Adjusting a timetable is a process that usually takes four months. At the Rhine and Lek water district, Déhora sat down with employees to draw up a new timetable in just four weeks for the crews of inland vessels sailing the Rhine and Lek rivers.
A focus on employee wishes
The employees indicated that they wanted to see a number of improvements. For example, they wanted no or as few as possible late shifts on Fridays before a free weekend. Furthermore, they preferred to have Friday off instead of Monday. In addition, Rijkswaterstaat wanted to bring the timetable in line with the timetables of the adjoining districts in order to create coverage from Nieuwegein up to the IJsselmeer and Zwolle. This would also allow different crews to take on each other’s shifts. Déhora and Rijkswaterstaat pencilled in four days in the calendar and agreed that an adjusted timetable would subsequently be drawn up. Six of the 20 employees collaborated in this endeavour. The team leader monitored coordination with the other timetables.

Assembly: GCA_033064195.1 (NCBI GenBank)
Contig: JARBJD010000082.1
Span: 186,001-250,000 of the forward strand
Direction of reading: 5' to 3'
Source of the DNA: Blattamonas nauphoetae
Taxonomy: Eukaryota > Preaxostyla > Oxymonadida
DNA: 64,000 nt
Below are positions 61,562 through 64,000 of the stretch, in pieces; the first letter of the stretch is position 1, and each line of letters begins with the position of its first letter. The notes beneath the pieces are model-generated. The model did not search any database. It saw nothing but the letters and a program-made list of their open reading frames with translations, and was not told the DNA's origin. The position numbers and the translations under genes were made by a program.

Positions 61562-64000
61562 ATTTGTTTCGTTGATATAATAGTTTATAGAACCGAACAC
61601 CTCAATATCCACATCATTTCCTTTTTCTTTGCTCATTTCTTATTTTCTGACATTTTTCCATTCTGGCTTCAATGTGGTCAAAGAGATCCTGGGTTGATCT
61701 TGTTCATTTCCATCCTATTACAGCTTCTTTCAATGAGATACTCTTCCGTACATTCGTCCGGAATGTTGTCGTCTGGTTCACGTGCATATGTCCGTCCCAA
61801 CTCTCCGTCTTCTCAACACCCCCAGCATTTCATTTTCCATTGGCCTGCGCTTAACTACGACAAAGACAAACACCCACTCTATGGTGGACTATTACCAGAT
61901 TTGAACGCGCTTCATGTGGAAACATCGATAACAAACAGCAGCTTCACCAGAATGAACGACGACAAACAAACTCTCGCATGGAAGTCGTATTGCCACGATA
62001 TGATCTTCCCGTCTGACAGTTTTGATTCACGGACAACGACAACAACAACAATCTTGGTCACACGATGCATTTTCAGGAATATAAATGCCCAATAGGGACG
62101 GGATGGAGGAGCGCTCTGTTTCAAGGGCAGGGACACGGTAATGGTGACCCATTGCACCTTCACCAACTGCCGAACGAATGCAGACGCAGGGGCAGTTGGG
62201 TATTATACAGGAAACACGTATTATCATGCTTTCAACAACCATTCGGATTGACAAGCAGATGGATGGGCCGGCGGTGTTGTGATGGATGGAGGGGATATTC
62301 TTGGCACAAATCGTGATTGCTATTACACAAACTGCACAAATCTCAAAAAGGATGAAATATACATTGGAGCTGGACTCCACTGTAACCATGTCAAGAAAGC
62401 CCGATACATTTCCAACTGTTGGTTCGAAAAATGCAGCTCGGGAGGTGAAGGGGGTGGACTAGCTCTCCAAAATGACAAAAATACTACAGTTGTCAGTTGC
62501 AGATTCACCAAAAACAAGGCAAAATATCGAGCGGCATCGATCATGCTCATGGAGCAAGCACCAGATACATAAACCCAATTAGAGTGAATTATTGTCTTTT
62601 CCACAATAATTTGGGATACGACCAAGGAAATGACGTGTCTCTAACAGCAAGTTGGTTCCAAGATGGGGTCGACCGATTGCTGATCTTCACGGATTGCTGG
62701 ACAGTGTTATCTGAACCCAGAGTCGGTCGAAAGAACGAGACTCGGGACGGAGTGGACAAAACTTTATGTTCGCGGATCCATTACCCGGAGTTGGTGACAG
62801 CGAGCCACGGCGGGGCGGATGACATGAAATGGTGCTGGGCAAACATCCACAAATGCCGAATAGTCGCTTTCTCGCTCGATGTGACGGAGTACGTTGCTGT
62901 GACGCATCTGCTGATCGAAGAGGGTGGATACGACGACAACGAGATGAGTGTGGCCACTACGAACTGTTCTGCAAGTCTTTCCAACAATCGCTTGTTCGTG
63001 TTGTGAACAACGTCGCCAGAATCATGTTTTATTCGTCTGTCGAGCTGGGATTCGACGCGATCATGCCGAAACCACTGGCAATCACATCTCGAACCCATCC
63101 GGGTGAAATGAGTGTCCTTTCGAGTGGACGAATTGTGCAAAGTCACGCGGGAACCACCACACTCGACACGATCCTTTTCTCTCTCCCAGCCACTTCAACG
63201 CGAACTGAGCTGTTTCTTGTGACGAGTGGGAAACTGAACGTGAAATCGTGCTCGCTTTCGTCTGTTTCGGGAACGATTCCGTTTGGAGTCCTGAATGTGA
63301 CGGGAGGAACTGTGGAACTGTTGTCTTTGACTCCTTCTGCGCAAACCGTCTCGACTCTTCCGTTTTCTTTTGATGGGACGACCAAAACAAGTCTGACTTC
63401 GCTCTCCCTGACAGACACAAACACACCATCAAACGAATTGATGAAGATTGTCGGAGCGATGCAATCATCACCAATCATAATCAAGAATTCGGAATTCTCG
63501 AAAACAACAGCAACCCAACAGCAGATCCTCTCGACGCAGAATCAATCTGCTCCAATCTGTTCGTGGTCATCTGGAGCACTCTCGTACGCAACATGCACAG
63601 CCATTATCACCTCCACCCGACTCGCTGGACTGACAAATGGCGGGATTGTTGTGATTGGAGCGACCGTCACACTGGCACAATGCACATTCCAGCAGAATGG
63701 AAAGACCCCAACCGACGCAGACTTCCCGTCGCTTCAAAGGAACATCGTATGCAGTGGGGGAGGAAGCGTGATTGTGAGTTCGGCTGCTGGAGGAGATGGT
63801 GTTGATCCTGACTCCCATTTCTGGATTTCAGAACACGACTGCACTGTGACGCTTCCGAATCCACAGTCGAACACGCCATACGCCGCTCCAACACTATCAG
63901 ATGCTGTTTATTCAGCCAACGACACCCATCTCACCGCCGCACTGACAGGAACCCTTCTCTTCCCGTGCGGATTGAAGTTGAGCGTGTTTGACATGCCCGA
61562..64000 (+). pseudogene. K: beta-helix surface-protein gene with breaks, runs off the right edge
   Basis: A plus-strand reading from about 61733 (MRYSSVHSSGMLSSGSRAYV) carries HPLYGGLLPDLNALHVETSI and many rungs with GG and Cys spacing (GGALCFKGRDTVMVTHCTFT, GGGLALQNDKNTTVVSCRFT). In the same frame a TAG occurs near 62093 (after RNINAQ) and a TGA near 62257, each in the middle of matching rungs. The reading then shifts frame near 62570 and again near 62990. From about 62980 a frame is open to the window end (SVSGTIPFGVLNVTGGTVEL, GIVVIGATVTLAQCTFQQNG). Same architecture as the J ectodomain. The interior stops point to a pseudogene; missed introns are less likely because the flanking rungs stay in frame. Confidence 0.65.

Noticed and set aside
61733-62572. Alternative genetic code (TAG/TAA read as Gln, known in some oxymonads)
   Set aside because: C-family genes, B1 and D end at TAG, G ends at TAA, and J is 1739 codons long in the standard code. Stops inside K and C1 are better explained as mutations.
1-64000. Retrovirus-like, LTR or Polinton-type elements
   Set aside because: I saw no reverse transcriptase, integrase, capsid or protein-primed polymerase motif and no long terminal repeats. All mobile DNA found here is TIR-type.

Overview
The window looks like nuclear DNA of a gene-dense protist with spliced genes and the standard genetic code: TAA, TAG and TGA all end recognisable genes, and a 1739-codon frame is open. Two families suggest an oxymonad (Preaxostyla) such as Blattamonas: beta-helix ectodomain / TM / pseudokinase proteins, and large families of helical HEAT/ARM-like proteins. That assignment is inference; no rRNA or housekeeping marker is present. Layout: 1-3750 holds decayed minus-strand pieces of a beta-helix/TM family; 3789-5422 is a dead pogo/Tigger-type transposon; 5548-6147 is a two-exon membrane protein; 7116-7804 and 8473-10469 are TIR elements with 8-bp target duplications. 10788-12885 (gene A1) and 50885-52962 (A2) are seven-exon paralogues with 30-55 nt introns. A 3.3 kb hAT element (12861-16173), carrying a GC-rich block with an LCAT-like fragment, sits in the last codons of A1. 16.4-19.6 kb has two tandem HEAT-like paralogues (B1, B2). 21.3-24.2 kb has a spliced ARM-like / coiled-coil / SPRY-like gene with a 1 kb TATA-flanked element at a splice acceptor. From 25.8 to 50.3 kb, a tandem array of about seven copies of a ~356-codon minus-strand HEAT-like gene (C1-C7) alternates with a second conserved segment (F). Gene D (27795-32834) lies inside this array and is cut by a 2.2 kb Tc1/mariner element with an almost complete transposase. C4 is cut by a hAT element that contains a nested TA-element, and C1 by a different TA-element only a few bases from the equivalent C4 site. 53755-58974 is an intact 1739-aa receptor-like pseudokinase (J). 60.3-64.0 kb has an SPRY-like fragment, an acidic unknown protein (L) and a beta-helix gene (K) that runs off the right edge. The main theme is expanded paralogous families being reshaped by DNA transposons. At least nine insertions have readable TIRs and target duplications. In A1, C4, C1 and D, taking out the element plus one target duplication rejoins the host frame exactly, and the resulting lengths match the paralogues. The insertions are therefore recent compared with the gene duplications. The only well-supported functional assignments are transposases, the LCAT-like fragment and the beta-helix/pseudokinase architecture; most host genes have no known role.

New working hours scheme and timetable
On the first day, the timetabling system was discussed and the employee wishes reviewed. The following two days were taken up with hashing out the details together with the employees. Thanks to the use of a Smart Board, everyone could immediately see the consequences of a change. The fourth and final day demonstrated the support this working method had garnered: the other employees had by then already approved the timetable. The result is a new working hours scheme with a single basic schedule that accommodates the requested improvements. Naturally, the new timetable was tested using the so-called timetable scan to ensure its compliance with legislation and regulations (Working Hours Act).